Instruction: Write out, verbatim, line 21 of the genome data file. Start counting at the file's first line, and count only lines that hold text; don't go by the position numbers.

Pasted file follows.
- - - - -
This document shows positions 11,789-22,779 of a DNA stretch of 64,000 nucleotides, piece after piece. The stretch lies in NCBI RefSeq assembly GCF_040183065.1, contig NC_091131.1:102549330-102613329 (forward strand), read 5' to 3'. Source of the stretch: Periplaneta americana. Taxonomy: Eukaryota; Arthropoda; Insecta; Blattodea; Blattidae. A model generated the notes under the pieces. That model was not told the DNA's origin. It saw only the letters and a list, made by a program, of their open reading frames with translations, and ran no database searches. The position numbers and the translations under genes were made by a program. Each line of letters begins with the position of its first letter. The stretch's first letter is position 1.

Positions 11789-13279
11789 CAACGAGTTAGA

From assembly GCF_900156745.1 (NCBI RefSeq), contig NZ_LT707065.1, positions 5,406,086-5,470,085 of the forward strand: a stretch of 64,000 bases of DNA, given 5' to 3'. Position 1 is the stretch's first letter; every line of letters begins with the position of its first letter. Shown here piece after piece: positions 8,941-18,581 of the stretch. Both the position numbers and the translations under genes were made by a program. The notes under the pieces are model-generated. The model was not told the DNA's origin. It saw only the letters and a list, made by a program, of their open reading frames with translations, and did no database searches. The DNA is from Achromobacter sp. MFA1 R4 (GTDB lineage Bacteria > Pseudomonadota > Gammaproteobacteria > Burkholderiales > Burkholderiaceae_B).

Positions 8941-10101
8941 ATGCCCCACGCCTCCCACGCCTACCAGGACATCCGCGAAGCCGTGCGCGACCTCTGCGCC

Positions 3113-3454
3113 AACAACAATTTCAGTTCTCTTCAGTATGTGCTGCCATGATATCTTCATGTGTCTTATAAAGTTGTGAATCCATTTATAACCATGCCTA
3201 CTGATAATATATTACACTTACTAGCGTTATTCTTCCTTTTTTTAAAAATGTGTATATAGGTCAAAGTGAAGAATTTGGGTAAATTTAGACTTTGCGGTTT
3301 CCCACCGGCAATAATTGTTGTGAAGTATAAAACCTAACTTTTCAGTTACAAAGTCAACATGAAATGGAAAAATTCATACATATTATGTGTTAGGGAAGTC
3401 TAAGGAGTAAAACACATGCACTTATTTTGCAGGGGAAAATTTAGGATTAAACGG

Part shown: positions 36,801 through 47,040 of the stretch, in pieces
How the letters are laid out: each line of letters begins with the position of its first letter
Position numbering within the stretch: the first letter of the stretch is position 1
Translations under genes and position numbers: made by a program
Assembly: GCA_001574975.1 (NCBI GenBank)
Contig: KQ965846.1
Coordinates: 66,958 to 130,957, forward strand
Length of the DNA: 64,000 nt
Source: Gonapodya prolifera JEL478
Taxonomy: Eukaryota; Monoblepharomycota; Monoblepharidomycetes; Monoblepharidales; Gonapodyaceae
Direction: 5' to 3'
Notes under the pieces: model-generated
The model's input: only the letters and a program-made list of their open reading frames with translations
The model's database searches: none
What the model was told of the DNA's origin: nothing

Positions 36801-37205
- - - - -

Taxonomy: Eukaryota; Monoblepharomycota; Monoblepharidomycetes; Monoblepharidales; Gonapodyaceae